When I left Scope, for example, I didn’t have the accolades I have now: I’ve been voted the third most influential disabled person in Britain. There was very much a need to fake it until you make it and make it up as you go along – say yes now and work out how you were going to do it afterwards! The first year of Purple Goat was just graft and grind, but now, a year in, we have more people and more revenue: we’re on course to make over a million pounds this year. I now manage more people than ever before and I feel responsible for all of my staff and ensuring that their mental health is ok.
There is stigma and prejudice attached to the words disabled and disability: people see it as a burden on society, and that attitude need to change. Policy, procedures and environment are also big barriers. Fortunately, Generation Z is a lot more switched on about social issues and much more open to accepting differences.
"I don’t want people just to talk about it and tick a box to be compliant"
Another barrier is that businesses don’t engage with disabled consumers. I don’t want people just to talk about it and tick a box to be compliant – we need genuine progress. There’s a large amount of positivity when we talk about it, but there’s no follow up.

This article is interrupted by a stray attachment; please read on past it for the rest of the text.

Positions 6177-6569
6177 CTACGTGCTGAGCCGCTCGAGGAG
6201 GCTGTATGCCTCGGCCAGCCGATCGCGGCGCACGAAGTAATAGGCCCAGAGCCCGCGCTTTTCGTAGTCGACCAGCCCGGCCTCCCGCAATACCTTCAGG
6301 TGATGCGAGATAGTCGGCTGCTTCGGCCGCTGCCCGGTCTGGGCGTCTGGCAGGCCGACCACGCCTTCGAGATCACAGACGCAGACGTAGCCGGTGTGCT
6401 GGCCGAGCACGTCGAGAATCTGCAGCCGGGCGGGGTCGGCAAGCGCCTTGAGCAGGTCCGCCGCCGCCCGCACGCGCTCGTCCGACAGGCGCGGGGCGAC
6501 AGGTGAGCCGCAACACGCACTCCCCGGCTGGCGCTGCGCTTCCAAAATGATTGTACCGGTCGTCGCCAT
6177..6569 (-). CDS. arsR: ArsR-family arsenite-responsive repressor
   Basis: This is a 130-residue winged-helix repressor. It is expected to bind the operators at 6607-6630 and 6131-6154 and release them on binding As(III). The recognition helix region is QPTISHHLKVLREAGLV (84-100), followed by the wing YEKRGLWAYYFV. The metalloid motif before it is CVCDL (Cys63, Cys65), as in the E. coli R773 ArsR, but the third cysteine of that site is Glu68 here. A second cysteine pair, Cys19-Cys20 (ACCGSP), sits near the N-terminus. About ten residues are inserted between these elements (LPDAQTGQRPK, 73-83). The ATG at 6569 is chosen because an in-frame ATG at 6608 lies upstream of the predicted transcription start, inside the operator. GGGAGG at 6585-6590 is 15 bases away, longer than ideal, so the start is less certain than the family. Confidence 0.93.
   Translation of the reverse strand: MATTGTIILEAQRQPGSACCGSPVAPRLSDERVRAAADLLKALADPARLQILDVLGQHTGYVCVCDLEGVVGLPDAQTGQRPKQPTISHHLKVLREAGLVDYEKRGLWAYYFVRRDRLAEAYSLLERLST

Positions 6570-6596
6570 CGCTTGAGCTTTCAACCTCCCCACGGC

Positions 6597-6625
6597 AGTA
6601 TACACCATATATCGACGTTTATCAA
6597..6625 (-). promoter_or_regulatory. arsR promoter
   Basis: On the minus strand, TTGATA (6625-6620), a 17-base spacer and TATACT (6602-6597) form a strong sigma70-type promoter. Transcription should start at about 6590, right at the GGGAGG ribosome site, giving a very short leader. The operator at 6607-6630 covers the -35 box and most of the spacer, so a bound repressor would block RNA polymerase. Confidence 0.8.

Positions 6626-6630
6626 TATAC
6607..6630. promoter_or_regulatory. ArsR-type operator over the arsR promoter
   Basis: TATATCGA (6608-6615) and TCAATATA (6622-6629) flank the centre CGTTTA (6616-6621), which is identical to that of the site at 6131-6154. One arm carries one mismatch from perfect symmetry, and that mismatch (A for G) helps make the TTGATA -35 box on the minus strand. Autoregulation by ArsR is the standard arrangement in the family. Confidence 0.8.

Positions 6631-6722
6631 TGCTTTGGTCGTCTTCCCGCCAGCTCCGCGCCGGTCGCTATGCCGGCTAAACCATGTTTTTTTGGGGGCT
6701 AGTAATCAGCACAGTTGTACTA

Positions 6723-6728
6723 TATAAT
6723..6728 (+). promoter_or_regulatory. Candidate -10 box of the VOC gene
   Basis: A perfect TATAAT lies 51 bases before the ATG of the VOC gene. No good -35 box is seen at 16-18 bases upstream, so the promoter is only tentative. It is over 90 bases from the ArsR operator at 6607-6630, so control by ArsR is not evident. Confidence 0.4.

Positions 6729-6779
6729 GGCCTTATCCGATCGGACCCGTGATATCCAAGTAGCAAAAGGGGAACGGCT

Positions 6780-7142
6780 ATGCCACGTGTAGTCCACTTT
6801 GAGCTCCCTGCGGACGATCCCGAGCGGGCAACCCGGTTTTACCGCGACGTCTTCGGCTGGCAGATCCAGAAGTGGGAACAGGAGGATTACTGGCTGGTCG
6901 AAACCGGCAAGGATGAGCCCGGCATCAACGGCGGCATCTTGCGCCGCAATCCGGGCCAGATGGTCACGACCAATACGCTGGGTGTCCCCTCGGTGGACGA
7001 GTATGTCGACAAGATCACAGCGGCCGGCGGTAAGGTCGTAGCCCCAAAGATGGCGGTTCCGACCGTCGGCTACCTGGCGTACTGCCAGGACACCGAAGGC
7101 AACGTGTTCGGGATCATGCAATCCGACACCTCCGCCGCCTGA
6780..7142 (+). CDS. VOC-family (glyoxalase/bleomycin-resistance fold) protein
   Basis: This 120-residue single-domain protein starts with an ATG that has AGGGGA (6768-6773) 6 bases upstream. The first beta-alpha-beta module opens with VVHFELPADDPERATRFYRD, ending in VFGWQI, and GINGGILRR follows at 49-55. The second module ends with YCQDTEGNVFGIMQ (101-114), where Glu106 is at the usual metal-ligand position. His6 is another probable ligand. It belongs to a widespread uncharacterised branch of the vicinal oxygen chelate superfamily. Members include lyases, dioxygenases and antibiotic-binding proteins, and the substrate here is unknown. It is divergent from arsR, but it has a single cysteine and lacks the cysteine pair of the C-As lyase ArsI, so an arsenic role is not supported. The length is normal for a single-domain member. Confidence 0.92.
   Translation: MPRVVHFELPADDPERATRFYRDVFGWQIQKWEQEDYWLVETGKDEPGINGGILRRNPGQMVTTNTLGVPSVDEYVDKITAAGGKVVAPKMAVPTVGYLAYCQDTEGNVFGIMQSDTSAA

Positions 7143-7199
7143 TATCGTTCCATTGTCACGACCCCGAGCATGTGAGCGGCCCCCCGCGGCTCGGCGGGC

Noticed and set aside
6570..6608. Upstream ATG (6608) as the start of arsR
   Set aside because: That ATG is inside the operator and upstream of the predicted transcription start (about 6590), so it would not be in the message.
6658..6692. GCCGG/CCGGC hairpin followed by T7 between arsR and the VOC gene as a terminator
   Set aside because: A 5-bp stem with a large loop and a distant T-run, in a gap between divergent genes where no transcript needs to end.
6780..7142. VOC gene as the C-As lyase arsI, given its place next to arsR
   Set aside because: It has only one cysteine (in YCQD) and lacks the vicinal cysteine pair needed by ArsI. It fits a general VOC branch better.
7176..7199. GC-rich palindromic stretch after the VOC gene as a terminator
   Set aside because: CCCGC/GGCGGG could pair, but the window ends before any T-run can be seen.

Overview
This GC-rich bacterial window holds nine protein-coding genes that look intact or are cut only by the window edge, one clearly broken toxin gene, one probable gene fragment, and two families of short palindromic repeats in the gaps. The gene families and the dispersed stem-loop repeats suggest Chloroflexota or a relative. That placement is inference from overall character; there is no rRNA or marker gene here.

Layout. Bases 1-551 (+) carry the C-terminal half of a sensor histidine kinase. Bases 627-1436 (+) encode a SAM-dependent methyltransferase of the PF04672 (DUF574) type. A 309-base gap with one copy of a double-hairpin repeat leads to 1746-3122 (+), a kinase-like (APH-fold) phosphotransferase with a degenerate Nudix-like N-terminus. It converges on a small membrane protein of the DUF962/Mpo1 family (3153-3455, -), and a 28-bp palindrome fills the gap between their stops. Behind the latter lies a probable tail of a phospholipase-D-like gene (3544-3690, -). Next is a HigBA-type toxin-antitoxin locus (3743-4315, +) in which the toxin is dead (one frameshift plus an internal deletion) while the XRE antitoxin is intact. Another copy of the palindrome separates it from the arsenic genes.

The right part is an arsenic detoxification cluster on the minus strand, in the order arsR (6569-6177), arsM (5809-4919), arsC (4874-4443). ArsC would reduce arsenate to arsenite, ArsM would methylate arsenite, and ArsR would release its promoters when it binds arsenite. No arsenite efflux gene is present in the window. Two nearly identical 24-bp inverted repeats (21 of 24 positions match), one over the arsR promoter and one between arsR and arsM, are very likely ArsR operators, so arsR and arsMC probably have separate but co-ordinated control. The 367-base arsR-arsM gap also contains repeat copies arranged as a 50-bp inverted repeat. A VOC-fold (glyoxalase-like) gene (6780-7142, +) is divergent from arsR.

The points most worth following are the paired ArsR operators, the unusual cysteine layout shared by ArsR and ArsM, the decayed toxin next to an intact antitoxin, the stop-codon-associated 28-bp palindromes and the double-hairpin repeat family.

Young disabled entrepreneurs need role models who are a few steps ahead to help mentor them and help build their business models, and social media is great for this. When I was younger, there was no attainable role models but now you don’t have to look far on Instagram to find inspirational influencers. Case studies to inspire the younger generation would be great too, but it’s very chicken and egg: if there’s no funding, there are no success stories about disabled entrepreneurs.
My greatest achievements have been my travels around the world: I’ve been to Australia, flown a plane and skied in the Catalan Mountains. From a business point of view, my greatest achievement so far has probably been the acquisition of Accomable by Airbnb.
If there was one thing I could change about the perception of disability, it would be to normalise it. There needs to be a middle ground. I remember when the Paralympics 2020 happened, there was a shift in perception from sympathy and pity to seeing disabled people as super heroes: it felt like people saw the wheelchair and automatically assumed we were in the Paralympics. We don’t need a pity party, but there doesn’t need to be a triumph over tragedy narrative either. We don’t need to be heroes: disabled people are just people with different access needs or requirements.
I’m inspired by Richard Branson on the entrepreneur side and Barack Obama for things to do with social change. A lot of the people who I admire have become my peers and I’m now doing podcasts with them! My podcasts are Xceptional Leaders with Mai Ling Chan & Martyn Sibley and The Martyn Sibley Show, and I’ve also written a memoir of my life and travels called Everything is Possible.
I started out using blogging as a platform to get my voice heard, and now I’m an author and speaker, and have written for The Guardian and appeared on the BBC. I’m so passionate about making the world accessible, I think my enthusiasm is infectious and then things just happens. We need to educate the world how to take down the barriers so that we all get to be our best selves: there’s nothing stopping us and we can be anything we want to be.